Wednesday, December 04, 2002

House doesn't always mean a place

House doesn't always mean a place.

Last Sunday, sometime around 4am, I stood with my friend Cairy on a balcony that looked over a mass of 200 odd half naked souls dancing to heavy electronic bass. The people seethed and bounced and collided with the beat, and I was mesmerized. It had been so very, very long since I had seen that kind of mass - longer since I had been part of it.

"That's what techno music was really made for" I commented, my eyes glazed over in wonder and delight. I just wanted to watch.

"It's house, not techno," Cairy said. He was stagger leaning on me, the result of having drunk near inhuman amounts of alcohol. Words were fighting their way out of his mouth. "We have…we have to go down there."

"No way." We were actually trying to meet Skeet at the door, where he was waiting for us. We had been in the club for over five hours, watching the floorshow, drinking and laughing in a section away from the dance floor. We had lost Skeet in the crowd, and Cairy was so drunk he could barely stand upright, never mind dance.

"I have to get down there." He was beyond arguing with, and I had to admit I needed to get down there too. We went down the staircase and just…walked…stumbled…bounced a little across a portion of the sea of dancers and back. We didn't fit in on the floor - we were dressed for the chilly club, not for dancing, and so looked like two lost bikers in the middle of a few hundred of Atlanta's half naked beautiful people.

And while we were down on the floor you could feel the energy and the rhythm, not just from the music but generated by the people, having fun and not giving a damn about anything else in the world except this dance floor, right here, right now. We walked off the floor with other people's sweat on us, glowing much like…well, like when you're in that other situation that covers you with someone else's sweat. But we two had only been walking across a floor. It was beyond description by mere words.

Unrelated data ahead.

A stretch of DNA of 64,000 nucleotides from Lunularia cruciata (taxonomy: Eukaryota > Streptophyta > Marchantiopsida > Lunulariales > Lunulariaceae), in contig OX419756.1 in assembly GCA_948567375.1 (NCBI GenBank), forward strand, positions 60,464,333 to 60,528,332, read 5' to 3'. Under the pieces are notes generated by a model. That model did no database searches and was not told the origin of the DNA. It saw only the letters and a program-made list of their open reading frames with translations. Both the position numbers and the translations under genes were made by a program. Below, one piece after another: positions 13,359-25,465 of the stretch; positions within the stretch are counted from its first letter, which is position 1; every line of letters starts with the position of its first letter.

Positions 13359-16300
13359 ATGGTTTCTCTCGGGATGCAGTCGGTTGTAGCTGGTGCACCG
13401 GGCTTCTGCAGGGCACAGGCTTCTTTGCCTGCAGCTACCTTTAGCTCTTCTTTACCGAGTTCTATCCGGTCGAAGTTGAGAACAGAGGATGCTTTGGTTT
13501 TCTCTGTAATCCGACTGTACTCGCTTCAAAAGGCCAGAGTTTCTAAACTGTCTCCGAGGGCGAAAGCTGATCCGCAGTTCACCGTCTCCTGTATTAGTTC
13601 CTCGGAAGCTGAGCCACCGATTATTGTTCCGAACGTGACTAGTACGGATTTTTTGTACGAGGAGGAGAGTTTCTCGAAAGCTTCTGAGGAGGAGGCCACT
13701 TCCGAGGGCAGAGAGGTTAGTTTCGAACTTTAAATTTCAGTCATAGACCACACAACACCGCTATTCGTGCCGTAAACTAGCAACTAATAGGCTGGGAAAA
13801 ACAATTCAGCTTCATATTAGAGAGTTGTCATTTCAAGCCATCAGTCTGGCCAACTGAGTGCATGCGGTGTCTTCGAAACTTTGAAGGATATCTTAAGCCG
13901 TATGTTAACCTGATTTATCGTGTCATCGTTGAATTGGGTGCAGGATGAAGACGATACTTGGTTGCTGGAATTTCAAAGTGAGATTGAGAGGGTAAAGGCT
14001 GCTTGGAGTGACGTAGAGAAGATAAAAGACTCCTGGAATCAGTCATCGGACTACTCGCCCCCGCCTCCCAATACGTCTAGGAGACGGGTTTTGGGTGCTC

When Cairy and I found Skeet again at the door, he looked like some strange elf staggering around our world quite by mistake. Even in the winter, the water hangs in the air here at all hours of the night. I was so tired nothing seemed real.

I'm glad Cairy and Skeet came into town. We really did have a lovely time.

And they helped me find pieces of myself I'd been missing for a while.

We found the neighborhood where I'm going to live as soon as I move back into town. This is also the neighborhood where I plan on living the rest of my life, if it's at all possible. The guys and I went out and found Little 5 Points again. Little 5 Points in Atlanta is a lot like the Village in Nashville or Allston in Boston. It's the funky-cool neighborhood of bungalow style houses built before World War 2, situated comfortably close to a healthy grocer's, a comic book shop, and a post office. These are the things in combination that make a place suitable for Elizabeth habitation.

There's also a lovely park nearby Little 5, and plenty of public transportation. So I've found my ideal spot for nesting - now all I need is a mere $300,000 in order to buy my house. Well, of course I'll rent there first. There were little signs in all the shop windows declaring Little 5 points a hate-free zone. I kept grinning and asking people how much they paid in rent as we walked around. I was flooded with lots of good feelings about the place.

Later, after Little 5 points and drinking like a fish and dancing into the dawn and laughing my ass off at Cairy and Skeet, who've been making me laugh since I was 14 years old - after that -

I started working towards the new plan, with a little help from my new job.

90 days - car (March)

180 days - 2 bedroom apartment (June)

300 days - Party at my place (end of August, beginning of September)

House - a music, a place, my new obsessive goal.

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